Valley Breeze

The Valley Breeze Pawtucket 07-11-2018

The Valley Breeze Newspapers serving the Northern Rhode Island towns of Cumberland, Lincoln, Woonsocket, Smithfield, North Smithfield, Pawtucket, North Providence, Scituate, Foster, and Glocester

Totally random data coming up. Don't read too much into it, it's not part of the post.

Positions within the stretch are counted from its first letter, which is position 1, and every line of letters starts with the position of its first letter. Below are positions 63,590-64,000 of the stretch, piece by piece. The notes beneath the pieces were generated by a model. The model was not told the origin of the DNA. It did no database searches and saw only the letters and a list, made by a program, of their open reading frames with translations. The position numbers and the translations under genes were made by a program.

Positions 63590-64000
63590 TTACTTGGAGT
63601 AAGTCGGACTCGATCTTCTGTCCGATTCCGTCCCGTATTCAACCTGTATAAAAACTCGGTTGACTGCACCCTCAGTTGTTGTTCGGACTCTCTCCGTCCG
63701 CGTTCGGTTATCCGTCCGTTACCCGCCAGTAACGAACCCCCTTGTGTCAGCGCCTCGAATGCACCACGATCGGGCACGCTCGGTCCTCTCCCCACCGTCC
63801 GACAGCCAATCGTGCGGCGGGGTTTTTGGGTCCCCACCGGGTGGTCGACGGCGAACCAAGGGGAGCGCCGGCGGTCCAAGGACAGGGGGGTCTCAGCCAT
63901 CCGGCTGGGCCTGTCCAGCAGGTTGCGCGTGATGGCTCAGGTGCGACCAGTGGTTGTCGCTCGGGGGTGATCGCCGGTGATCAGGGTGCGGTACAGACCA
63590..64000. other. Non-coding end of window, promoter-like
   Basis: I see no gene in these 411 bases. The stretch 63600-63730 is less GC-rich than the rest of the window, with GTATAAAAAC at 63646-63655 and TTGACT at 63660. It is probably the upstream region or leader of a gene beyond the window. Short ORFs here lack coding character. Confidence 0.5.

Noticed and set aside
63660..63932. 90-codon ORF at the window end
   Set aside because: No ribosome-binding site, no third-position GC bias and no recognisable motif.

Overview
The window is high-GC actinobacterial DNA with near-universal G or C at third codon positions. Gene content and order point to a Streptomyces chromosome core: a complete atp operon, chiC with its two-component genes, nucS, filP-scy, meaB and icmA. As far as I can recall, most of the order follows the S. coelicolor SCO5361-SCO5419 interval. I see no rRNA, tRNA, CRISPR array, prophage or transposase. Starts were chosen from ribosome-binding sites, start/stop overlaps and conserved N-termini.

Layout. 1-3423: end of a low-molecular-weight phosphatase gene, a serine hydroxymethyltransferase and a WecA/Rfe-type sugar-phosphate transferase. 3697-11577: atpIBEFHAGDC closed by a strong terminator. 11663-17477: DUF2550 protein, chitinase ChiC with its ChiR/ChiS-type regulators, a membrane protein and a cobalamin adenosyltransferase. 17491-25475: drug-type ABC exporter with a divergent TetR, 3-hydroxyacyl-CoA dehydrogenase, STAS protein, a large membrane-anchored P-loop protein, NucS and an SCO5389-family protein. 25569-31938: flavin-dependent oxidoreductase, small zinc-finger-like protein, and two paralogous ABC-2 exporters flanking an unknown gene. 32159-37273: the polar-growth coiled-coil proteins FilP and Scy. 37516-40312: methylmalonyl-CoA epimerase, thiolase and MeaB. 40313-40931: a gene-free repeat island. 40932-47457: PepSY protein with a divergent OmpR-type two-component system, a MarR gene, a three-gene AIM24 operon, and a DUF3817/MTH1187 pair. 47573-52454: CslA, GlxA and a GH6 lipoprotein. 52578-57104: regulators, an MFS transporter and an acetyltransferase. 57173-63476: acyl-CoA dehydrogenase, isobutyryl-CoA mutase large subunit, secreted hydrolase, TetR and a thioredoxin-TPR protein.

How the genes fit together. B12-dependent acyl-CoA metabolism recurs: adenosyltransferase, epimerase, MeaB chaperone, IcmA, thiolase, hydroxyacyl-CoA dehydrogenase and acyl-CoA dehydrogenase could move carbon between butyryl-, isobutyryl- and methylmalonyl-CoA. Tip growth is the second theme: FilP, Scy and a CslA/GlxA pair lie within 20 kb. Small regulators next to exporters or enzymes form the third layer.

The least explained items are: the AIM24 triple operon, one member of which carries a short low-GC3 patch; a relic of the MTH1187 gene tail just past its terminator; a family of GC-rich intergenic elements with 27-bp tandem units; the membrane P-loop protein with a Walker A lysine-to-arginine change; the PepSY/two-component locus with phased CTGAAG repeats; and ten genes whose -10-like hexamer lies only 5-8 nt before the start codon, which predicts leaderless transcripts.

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28 THE VALLEY JULY 11-17, 2018 | VALLEY BREEZE | PAWTUCKET EDITION Taking two or three pieces of fur- niture out of the Borden house at a time, often alone, has been a weird and creepy experience, he said. Frances and his team are using time-lapse photography and also videotaping the entire restoration process. The couch is expected to be completed by the end of this week. Playing a role in maintaining his- tory is big for the town and for busi- ness, said Frances, who, like many people, is convinced that Lizzie Borden was the killer. "Just look in her eyes and you can see it," he says, smiling. Alan Frances' father, the late Bob Frances, started Bob Frances Interiors in 1948. The Mineral Spring Avenue mainstay is celebrat- ing its 70th anniversary this year. Many upholsterers have closed their doors, due in part to people ditching expensive restoration for the conve- nience of buying new, said Frances, but also due to a lack of people get- ting the five-year education needed to get into the profession. Though there are few upholster- ers left, there are many thousands of antiques still in circulation, said Frances, part of the reason he doesn't see his company going out of business anytime soon. He said he's been fortunate to retain longtime employees such as Ryan Clausius, who started at the business nearly 20 years ago before he'd turned 20. Though black and white crime scene photos make it impossible to say for sure, the couch Borden's father was found on was originally thought to be black, so in keeping with that thought and the wide- spread use of velvet at the time, Frances and his staff are redoing the circa-1870 furniture piece in vintage black velvet. The picture of Borden's father lying dead on the couch, as well as others at the scene, were the first known crime scene photos taken in the United States. The couch – as well as other pieces of furniture at the home – has experienced extensive wear and tear over the years, said Frances. Signatures on the wood underneath show that it's been redone a number of times. Unlike modern furniture, there are numerous inconsistencies brought about due to handcrafting of the piece, said Frances. "You don't consider it an imperfec- tion, you call it artwork," he said. The total cost of restoring the couch is about $2,700, said Frances. Contributing to the cost is the fact that the person who reupholstered it previously covered over the old fabric, a big no-no in the furniture restoration world, complicating the project. Frances said he doesn't expect the relationship with the owners of the Lizzie Borden Bed & Breakfast Museum, Donald Woods and Lee- ann Wilber, to end with the comple- tion of the famed couch. The owners on Feb. 1 purchased the Fall River home Borden moved into after her acquittal, known as Maplecroft, and that home is also fully furnished. Woods and Wilber told The Herald News after the purchase of Maplecroft that they intended to tell the second part of the "complex" life of Borden. Lizzie Borden became the main suspect in the 1892 murders of her father and stepmother, Andrew and Abby, in Fall River. She was tried and acquitted of the crime, and though many believed she would then move away from the place where she was looked at sus- piciously, she stayed, moving into Maplecroft using the inheritance she'd won at the death of Abby. Among the issues with the inves- tigation were strange and contradic- tory statements from Borden, lack of a thorough search of Borden's room, and the fact that none of the hatchets found in the basement were removed from the house. No one else was ever charged in the unsolved murder, though there have been a number of other theo- ries on suspects. The case has been the subject of numerous TV shows and perfor- mances since. Frances said he encourages any- one who's fascinated by history and its more gory elements to visit the Lizzie Borden Bed & Breakfast Museum for a full tour. Visit www. lizzie-borden.com for details. For more information, email afran- ces1@verizon.net. COUCH From Page 3 BREEZE PHOTO BY ETHAN SHOREY ALAN FRANCES explains the process of restoring an old piece of furniture as his employees work on various parts during a visit to his Mineral Spring Avenue busi- ness last Friday. 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